On 11-12 June, 2019, the IndustriALL Bridgestone Global Network Steering Committee met for its 18th annual activity, in Johannesburg, South Africa.
Following the group’s protocol, the body is chaired by the Japanese Rubber Workers’ Union Confederation, Gomu Rengo, an important affiliate of IndustriALL Global Union. The Japanese Bridgestone Workers’ Union organizes and coordinates the meetings which rotate annually between Japan and other important locations for the company.
Both South African plants of Bridgestone are organized by the IndustriALL affiliated National Union of Metalworkers of South Africa (NUMSA), and as hosts of this year’s activity, NUMSA arranged for the group to visit the nearby Brits factory and exchange with management. The plant employs 766 workers and the local NUMSA shop stewards are accompanying the transition of the tyre factory to upskill workers and adapt to modern machines and production techniques.
Gomu Rengo president, and chair of the network, Hiroyuki Ishitsuka opened the meeting by outlining the importance of mature industrial relations at global tyre manufacturers such as Bridgestone. Under the current climate of new technologies giving the potential to new companies to grow and take market share from the big three, Bridgestone, Michelin and Goodyear, president Ishitsuka said:
“We must remain vigilant. Workers and management must establish common rules, understanding, and communication. And occupational health and safety is a huge priority. We count on IndustriALL’s unchanged support in building the strength of this network.”
The issue of dumping of cheap tyres from China, and elsewhere in Asia, is a major issue for tyre manufacturers in South Africa, Japan and Europe. The cheap tyres are flooding the market and threatening the jobs of IndustriALL members around the world.
The current global slowdown in the car industry, as well as the mining industry are directly affecting the tyre industry. NUMSA will be working with the Japanese union colleagues to seek assurances for the future of the second Bridgestone factory in South Africa, at Port Elizabeth, which employs 250 workers.
The chair of the Bridgestone European Works Council, Marco Argilli plays an important role in this global body. Marco presented to the group regarding Bridgestone’s progress in the field of health and safety, with a positive record of no serious injuries in Europe in 22 months. However, Marco raised the issue that is present in the South African factories of worker contact with carbon black.
In Europe, Bridgestone is investing US $41 million over the coming four years to digitize the manufacturing processes at its eight European plants in France, Hungary, Italy, Poland and Spain. The investment will include upskilling and training for Bridgestone employees in order to operate digital technologies that are designed to help improve resource efficiency and job satisfaction. The improvements also will address energy savings, efficiency increases, waste reduction and process simplification.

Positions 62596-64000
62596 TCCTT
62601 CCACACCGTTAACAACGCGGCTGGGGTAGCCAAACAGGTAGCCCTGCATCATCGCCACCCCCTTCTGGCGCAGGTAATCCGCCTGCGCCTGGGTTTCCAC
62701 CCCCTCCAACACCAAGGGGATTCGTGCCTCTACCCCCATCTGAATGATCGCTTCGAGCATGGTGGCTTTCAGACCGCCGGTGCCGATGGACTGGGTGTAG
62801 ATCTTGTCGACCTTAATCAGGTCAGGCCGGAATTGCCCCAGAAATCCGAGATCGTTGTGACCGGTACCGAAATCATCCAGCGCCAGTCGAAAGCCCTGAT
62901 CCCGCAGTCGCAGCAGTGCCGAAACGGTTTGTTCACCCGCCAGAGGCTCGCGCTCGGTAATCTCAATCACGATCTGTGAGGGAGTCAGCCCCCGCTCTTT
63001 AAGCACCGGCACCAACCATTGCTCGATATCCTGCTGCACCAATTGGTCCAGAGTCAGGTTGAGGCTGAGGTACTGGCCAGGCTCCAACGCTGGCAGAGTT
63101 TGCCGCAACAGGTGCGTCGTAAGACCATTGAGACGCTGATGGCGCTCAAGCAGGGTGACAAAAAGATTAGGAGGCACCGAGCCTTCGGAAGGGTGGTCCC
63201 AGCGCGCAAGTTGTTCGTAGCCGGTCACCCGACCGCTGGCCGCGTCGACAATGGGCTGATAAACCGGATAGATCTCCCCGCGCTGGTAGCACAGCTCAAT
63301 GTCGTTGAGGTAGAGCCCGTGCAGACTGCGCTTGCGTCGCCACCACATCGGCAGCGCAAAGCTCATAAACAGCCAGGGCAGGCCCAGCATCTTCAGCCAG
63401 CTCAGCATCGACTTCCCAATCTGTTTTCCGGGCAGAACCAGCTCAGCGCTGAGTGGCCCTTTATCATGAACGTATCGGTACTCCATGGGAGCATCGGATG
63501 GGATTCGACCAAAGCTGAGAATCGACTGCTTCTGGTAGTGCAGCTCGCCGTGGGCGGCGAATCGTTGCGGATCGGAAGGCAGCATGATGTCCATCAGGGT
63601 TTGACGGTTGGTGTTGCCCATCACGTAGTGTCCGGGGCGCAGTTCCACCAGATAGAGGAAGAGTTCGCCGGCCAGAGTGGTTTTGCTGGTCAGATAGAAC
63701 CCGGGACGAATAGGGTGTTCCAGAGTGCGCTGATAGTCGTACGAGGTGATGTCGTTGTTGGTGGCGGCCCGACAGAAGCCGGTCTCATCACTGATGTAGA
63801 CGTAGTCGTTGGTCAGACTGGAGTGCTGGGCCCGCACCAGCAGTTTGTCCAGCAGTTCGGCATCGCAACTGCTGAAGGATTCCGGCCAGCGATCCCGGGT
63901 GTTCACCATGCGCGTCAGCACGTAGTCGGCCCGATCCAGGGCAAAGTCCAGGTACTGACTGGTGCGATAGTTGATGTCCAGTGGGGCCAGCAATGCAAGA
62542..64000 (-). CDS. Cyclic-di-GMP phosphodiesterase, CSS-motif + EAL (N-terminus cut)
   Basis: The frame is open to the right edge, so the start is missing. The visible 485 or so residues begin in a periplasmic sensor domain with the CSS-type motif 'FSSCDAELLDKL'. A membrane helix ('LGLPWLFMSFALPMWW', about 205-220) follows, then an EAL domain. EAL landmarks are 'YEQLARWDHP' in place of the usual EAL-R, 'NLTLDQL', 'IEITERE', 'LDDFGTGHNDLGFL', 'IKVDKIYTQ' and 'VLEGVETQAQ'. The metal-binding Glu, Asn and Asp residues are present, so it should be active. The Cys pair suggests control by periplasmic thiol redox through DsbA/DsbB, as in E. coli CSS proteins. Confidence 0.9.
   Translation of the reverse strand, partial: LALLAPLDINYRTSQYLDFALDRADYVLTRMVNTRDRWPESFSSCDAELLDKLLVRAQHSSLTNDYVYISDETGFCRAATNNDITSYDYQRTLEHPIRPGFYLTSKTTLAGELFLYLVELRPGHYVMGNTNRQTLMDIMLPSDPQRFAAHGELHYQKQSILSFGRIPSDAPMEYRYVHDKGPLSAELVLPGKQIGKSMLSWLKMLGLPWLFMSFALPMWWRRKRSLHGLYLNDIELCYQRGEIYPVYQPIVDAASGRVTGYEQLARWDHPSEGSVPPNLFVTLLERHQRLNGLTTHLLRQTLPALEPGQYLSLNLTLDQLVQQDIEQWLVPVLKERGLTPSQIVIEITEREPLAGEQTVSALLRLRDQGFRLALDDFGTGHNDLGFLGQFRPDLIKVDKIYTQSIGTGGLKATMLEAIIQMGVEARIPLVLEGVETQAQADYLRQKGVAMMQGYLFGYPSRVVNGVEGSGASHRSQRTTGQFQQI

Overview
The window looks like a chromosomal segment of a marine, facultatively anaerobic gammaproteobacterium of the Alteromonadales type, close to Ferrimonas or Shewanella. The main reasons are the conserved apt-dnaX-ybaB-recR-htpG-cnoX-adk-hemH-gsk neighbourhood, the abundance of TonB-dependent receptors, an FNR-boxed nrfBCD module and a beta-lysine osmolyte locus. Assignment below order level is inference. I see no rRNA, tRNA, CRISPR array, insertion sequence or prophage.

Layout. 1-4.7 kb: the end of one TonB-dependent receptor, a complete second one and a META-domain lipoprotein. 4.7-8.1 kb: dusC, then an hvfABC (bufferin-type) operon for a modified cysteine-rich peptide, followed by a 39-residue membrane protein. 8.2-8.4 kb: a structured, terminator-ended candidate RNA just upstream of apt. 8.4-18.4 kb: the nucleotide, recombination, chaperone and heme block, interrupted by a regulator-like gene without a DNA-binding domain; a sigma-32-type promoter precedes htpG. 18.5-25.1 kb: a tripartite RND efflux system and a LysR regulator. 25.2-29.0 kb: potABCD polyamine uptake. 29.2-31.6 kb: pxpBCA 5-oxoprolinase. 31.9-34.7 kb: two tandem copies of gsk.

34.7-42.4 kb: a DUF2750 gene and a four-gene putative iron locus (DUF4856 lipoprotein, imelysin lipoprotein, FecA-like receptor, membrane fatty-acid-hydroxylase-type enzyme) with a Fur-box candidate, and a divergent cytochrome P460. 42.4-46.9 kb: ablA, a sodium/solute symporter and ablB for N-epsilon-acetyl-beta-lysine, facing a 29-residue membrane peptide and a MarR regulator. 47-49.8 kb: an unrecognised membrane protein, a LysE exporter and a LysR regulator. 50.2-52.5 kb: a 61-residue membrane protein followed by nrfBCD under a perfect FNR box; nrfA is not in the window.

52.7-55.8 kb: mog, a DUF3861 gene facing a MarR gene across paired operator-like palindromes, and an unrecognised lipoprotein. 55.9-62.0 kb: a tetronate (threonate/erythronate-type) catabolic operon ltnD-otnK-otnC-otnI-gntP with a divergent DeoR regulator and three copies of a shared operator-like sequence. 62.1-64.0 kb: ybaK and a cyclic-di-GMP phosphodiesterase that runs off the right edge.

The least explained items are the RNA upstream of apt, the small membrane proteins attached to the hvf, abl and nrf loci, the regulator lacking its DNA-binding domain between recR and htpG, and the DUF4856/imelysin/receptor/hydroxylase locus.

Heinz Evertz, coordinator of the Bridgestone European Works Council, made an important contribution to the meeting with a focus on cancer. Heinz argues that occupational cancer should receive more attention from Bridgestone, with health just as important as safety. The meeting agreed that further research is needed into the real cancer risks of the materials used in tyre production.
The Japanese Bridgestone Workers’ Union’s Takahiro Nakajima reported that an active union is the only way to a safe workplace:
“Safety is improving in Bridgestone Japan because of the union involvement and our improved equipment. If our members raise a safety issue from the workplace, we take it to management and make sure that they are listened to.”
Tom Grinter, IndustriALL rubber sector director said:
“IndustriALL believes in campaigning for the core rights around health and safety. Our members have a right to know, to participate, and to act. This means that Bridgestone must make information the risks and hazards in the workplace available to all employees, workers must always have the right to refuse a task if she or he sees a danger, and our members must have the right to jointly plan and implement the health and safety programs in their workplaces.”
NUMSA shop steward James Selala and international officer Christine Olivier reported positive action from Bridgestone management under the three core rights of health and safety. However, it was stressed that efforts are needed to increase understanding on occupational cancer. Information gathering will be conducted into health of workers retiring after a long career at the Bridgestone facilities, as it is common that workers die within three years of retirement.
Next year’s annual activity will be held outside of Japan due to the Olympic Games being held in Tokyo in 2020.
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